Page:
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Volume 1, Issue 2
Summer 2005:

Joyful Aging

Shay Bintliff, MD

Cell 2 Soul. 2005 Summer; 1(2):a14

What are children? They are enthusiastic about life, they love unconditionally, and are always ready for a new adventure. Now, that is how I want to spend the remainder of my life, even if society wants to call that "aging."

Surfing has been one of my passions since moving to Hawaii in 1964 at age 29. There were so few women surfers back then that would get strange looks from the men; but after proving myself on big waves, I was accepted.

You see, from a very early age, knowing I wanted to be a physician was a sign that I would not live by the rules and attitudes of the society and times into which I was born. So, being one of the few female surfers was nothing new for me. Therefore, as I hit the half century mark, I never bought into the notion that being old was unfashionable, unattractive, or even frightening. Oh, I stopped surfing some of the really big waves and stopped wearing a bikini. And I use my boogie board more because of inner ear balance problems, but I am still in the ocean I love! I cannot imagine never surfing any more than I can imagine not practicing medicine. Medicine has never been just a "job"...it is part of my being. I may hang up my stethoscope, but I am not retiring from "Life!"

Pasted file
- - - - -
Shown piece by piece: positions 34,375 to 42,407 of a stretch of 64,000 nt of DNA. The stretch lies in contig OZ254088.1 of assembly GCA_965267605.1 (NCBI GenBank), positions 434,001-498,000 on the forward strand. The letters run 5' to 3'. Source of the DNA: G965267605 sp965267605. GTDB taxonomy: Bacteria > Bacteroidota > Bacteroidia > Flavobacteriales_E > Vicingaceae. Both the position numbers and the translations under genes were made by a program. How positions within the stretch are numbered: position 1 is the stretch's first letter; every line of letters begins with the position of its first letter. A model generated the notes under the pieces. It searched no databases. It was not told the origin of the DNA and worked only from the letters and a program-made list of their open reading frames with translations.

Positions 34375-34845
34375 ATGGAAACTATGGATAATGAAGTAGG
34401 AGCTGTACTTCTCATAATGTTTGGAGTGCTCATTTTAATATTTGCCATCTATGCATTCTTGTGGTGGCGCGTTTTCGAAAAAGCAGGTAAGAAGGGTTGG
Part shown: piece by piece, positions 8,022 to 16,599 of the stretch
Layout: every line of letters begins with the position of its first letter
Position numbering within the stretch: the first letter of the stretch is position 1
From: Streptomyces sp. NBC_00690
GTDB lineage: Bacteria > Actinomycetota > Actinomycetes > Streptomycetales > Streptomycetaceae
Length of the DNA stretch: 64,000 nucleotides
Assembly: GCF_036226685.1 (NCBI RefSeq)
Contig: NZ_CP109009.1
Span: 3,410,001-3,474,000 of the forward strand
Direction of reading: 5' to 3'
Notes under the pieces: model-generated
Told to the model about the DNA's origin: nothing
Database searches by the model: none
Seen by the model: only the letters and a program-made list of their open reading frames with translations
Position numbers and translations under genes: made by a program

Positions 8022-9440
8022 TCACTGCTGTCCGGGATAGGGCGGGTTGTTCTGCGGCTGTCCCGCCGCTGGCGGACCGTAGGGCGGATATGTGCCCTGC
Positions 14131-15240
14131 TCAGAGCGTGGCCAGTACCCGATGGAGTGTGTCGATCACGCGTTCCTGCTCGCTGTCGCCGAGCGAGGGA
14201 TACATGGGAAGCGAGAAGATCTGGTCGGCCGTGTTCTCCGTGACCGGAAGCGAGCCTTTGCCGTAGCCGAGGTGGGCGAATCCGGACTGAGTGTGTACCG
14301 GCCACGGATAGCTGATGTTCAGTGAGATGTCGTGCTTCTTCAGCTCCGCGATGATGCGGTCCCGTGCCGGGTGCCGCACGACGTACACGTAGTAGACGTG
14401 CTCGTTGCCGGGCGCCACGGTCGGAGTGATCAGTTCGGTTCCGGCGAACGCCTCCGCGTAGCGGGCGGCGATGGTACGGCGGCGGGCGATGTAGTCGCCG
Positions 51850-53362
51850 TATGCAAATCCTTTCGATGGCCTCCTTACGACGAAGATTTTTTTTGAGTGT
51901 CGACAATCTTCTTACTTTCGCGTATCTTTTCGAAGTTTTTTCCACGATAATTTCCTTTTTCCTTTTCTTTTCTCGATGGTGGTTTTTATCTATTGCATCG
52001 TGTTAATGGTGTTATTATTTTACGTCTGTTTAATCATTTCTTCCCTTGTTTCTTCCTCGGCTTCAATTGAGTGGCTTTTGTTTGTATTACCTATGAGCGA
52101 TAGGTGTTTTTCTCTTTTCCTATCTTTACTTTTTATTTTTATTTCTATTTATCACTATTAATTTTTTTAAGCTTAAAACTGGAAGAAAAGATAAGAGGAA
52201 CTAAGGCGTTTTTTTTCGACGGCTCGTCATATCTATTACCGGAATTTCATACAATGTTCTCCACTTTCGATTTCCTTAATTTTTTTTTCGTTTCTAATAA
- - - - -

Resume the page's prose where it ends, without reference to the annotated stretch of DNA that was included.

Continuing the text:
My mother and grandmother were amazing role models; they set an example that taught me beautiful lessons about aging: First, each day is a gift ...choose to celebrate it! Secondly, nothing keeps you young like vigorous activity, whether in the ocean, pool, garden or gym. And lastly, old age is like a bank account... you withdraw from what you've deposited. I learned to deposit many health habits, giving to others, and memories from an abundant life well lived. I look forward to the future with enthusiasm and am confident of more time surfing with my 9 year-old granddaughter. To me, success in retirement is wondering when I ever had the time to go to work.

So, hey kids, I'll see you on the playgrounds!!!

This is reprinted with permission from The Merck Manual of Health & Aging, edited by Mark H. Beers. Copyright 2004 by Merck & Co., Inc., Whitehouse Station, NJ.

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